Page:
How Electromagnets Work

What do a wrecking yard, a rock concert and your front door have in common? They each use electromagnets, devices that create a magnetic field through the application of electricity. Wrecking yards employ extremely powerful electromagnets to move heavy pieces of scrap metal or even entire cars from one place to another. Your favorite band uses electromagnets to amplify the sound coming out of its speakers. And when someone rings your doorbell, a tiny electromagnet pulls a metal clapper against a bell.

Mechanically, an electromagnet is pretty simple. It consists of a length of conductive wire, usually copper, wrapped around a piece of metal. Like Frankenstein’s monster, this seems like little more than a loose collection of parts until electricity comes into the picture. But you don’t have to wait for a storm to bring an electromagnet to life. A current is introduced, either from a battery or another source of electricity, and flows through the wire. This creates a magnetic field around the coiled wire, magnetizing the metal as if it were a permanent magnet. Electromagnets are useful because you can turn the magnet on and off by completing or interrupting the circuit, respectively.

Before we go too much farther, we should discuss how electromagnets differ from your run-of-the-mill “permanent” magnets, like the ones holding your Popsicle art to the fridge. As you know, magnets have two poles, “north” and “south,” and attract things made of steel, iron or some combination thereof. Like poles repel and opposites attract (ah, the intersection of romance and physics). For example, if you have two bar magnets with their ends marked “north” and “south,” the north end of one magnet will attract the south end of the other. On the other hand, the north end of one magnet will repel the north end of the other (and similarly, south will repel south). An electromagnet is the same way, except it is “temporary” — the magnetic field only exists when electric current is flowing.

How Electromagnets Work

How Electromagnets Work

The doorbell is a good example of how electromagnets can be used in applications where permanent magnets just wouldn’t make any sense. When a guest pushes the button on your front door, the electronic circuitry inside the door bell closes an electrical loop, meaning the circuit is completed and “turned on.” The closed circuit allows electricity to flow, creating a magnetic field and causing the clapper to become magnetized. The hardware of most doorbells consist of a metal bell and metal clapper that, when the magnetic charges causes them to clang together, you hear the chime inside and you can answer the door. The bell rings, the guest releases the button, the circuit opens and the doorbell stops its infernal ringing. This on-demand magnetism is what makes the electromagnet so useful.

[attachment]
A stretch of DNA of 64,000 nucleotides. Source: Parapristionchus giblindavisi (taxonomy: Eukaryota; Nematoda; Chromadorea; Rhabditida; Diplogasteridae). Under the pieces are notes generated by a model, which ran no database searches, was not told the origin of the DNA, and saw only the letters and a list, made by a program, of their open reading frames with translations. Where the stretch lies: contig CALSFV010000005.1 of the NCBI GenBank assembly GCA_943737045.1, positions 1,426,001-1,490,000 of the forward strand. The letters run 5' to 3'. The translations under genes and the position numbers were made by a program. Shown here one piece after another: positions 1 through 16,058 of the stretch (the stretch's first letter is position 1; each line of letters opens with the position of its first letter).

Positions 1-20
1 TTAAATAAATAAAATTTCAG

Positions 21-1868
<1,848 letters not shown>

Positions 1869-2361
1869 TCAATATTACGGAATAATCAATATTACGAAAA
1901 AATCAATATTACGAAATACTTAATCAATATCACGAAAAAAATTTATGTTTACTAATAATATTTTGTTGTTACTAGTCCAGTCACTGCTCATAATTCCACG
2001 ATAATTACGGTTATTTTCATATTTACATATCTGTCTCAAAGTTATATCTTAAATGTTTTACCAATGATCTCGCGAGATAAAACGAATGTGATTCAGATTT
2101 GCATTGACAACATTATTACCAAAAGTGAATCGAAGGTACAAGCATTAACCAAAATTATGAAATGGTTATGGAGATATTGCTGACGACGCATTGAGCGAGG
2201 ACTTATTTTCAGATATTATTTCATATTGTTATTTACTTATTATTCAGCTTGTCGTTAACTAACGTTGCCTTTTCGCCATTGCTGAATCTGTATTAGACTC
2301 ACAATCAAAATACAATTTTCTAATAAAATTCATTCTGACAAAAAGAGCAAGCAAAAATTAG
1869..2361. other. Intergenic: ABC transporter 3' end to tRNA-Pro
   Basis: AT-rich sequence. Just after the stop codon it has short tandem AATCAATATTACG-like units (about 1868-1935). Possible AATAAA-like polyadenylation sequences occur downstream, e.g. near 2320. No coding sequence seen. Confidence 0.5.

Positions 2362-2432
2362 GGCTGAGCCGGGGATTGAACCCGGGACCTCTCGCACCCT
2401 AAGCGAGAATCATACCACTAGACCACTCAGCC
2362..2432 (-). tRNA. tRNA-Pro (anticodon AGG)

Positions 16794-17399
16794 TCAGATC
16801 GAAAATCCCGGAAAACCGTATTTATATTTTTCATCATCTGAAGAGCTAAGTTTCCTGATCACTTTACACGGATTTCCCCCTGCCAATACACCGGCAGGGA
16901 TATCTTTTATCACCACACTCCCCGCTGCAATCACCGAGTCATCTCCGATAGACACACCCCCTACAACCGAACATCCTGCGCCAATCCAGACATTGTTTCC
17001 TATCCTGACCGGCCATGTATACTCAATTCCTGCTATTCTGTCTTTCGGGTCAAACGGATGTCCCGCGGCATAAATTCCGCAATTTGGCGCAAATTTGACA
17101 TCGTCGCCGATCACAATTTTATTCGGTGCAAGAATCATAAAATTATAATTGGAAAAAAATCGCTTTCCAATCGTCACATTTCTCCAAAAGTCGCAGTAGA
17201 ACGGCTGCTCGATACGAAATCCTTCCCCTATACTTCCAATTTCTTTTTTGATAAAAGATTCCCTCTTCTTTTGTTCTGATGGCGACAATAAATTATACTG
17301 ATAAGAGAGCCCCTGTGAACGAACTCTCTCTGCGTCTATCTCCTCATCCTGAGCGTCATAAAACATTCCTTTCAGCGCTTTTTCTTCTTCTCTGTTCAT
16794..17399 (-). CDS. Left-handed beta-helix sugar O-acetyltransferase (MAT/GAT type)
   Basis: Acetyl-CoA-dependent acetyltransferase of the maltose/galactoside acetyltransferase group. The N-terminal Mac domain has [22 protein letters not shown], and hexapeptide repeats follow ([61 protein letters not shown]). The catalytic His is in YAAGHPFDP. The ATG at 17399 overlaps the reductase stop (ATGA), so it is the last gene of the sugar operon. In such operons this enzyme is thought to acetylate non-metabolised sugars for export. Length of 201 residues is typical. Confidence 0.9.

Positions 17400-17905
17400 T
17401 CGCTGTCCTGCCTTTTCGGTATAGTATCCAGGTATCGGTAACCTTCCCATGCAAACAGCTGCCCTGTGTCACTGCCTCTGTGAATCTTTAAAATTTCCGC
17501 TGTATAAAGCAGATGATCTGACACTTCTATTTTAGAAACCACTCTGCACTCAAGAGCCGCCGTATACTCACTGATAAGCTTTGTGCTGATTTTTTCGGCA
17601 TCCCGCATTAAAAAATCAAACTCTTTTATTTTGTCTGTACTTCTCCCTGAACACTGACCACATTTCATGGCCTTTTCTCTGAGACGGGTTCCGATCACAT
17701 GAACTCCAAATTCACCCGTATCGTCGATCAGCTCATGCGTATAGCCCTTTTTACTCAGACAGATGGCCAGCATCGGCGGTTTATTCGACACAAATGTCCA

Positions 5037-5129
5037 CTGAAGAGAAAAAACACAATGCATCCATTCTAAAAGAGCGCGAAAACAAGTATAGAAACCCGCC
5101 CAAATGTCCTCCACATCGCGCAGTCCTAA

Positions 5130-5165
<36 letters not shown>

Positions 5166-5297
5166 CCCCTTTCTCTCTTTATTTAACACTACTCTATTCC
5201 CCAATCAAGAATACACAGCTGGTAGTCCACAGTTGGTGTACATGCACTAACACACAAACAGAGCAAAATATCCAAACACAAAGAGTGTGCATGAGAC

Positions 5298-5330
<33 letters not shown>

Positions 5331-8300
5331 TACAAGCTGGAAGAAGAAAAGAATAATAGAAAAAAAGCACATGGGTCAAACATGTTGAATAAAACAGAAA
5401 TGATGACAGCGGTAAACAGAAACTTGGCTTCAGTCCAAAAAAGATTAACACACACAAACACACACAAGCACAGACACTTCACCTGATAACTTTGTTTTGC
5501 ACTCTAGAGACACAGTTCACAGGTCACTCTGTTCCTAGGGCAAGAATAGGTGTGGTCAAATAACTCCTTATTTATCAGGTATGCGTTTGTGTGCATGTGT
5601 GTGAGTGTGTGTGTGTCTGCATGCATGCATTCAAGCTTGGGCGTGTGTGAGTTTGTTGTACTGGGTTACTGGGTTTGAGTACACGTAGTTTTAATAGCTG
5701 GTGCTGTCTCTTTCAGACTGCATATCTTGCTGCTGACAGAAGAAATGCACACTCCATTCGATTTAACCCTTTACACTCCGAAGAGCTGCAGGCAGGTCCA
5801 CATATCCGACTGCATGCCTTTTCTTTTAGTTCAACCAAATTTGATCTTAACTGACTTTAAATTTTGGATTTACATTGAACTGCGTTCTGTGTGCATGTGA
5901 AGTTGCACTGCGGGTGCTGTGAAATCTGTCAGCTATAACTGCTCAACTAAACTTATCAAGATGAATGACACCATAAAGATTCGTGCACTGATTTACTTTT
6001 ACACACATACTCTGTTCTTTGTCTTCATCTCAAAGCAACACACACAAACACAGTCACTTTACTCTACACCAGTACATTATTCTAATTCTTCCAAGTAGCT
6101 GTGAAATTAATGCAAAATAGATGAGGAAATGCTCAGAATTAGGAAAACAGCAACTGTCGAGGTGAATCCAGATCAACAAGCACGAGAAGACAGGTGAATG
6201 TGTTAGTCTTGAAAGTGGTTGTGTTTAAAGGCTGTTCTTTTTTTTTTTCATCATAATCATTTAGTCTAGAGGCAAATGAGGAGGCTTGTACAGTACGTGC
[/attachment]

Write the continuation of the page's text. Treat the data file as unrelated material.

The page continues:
In this article, we’ll take a closer look at electromagnets and discover how these devices take some pretty cool science and apply it to gizmos all around us that make our lives easier.

The Sticking Power of Electromagnets

As we mentioned in the introduction, basic electromagnets aren’t all that complicated; you can construct a simple version of one yourself using materials you probably have lying around the house. A conductive wire, usually insulated copper, is wound around a metal rod. The wire will get hot to the touch, which why insulation is important. The rod on which the wire is wrapped is called a solenoid, and the resulting magnetic field radiates away from this point. The strength of the magnet is directly related to the number of times the wire coils around the rod. For a stronger magnetic field, the wire should be more tightly wrapped.

OK, there’s a little more to it than that. The tighter the wire is wound around the rod, or core, the more loops the current makes around it, increasing the strength of the magnetic field. In addition to how tightly the wire is wound, the material used for the core can also control the strength of the magnet. For example, iron is a ferromagnetic metal, meaning it is highly permeable [source: Boston University]. Permeability is another way of describing how well the material can support a magnetic field. The more conductive a certain material is to a magnetic field, the higher its permeability .